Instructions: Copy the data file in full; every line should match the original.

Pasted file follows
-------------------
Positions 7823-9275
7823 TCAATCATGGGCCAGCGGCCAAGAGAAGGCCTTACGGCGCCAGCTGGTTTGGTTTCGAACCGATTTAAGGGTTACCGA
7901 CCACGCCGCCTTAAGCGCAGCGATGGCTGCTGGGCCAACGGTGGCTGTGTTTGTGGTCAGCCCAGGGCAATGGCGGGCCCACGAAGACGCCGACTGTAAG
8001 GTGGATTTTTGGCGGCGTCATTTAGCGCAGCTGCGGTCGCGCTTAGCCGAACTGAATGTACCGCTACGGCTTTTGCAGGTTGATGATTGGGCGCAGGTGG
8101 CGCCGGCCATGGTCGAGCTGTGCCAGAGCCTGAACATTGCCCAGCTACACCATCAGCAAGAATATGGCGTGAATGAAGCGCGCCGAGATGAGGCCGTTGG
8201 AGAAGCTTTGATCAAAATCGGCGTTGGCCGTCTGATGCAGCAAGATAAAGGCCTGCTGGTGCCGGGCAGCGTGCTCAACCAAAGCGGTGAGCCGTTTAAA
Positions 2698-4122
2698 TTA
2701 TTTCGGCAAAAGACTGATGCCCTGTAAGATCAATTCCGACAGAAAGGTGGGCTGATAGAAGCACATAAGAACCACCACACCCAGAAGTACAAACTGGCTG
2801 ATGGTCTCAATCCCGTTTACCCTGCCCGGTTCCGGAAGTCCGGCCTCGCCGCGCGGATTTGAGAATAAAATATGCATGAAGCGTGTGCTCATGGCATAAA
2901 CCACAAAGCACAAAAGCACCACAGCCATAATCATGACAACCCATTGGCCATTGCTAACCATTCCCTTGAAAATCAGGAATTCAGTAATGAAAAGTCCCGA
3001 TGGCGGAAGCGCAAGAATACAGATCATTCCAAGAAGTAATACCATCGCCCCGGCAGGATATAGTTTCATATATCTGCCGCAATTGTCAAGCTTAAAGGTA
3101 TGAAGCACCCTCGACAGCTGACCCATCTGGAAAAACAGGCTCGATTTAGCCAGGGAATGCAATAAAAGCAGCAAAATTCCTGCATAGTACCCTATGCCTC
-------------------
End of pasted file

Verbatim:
Positions 7823-9275
7823 TCAATCATGGGCCAGCGGCCAAGAGAAGGCCTTACGGCGCCAGCTGGTTTGGTTTCGAACCGATTTAAGGGTTACCGA
7901 CCACGCCGCCTTAAGCGCAGCGATGGCTGCTGGGCCAACGGTGGCTGTGTTTGTGGTCAGCCCAGGGCAATGGCGGGCCCACGAAGACGCCGACTGTAAG
8001 GTGGATTTTTGGCGGCGTCATTTAGCGCAGCTGCGGTCGCGCTTAGCCGAACTGAATGTACCGCTACGGCTTTTGCAGGTTGATGATTGGGCGCAGGTGG
8101 CGCCGGCCATGGTCGAGCTGTGCCAGAGCCTGAACATTGCCCAGCTACACCATCAGCAAGAATATGGCGTGAATGAAGCGCGCCGAGATGAGGCCGTTGG
8201 AGAAGCTTTGATCAAAATCGGCGTTGGCCGTCTGATGCAGCAAGATAAAGGCCTGCTGGTGCCGGGCAGCGTGCTCAACCAAAGCGGTGAGCCGTTTAAA
Positions 2698-4122
2698 TTA
2701 TTTCGGCAAAAGACTGATGCCCTGTAAGATCAATTCCGACAGAAAGGTGGGCTGATAGAAGCACATAAGAACCACCACACCCAGAAGTACAAACTGGCTG
2801 ATGGTCTCAATCCCGTTTACCCTGCCCGGTTCCGGAAGTCCGGCCTCGCCGCGCGGATTTGAGAATAAAATATGCATGAAGCGTGTGCTCATGGCATAAA
2901 CCACAAAGCACAAAAGCACCACAGCCATAATCATGACAACCCATTGGCCATTGCTAACCATTCCCTTGAAAATCAGGAATTCAGTAATGAAAAGTCCCGA
3001 TGGCGGAAGCGCAAGAATACAGATCATTCCAAGAAGTAATACCATCGCCCCGGCAGGATATAGTTTCATATATCTGCCGCAATTGTCAAGCTTAAAGGTA
3101 TGAAGCACCCTCGACAGCTGACCCATCTGGAAAAACAGGCTCGATTTAGCCAGGGAATGCAATAAAAGCAGCAAAATTCCTGCATAGTACCCTATGCCTC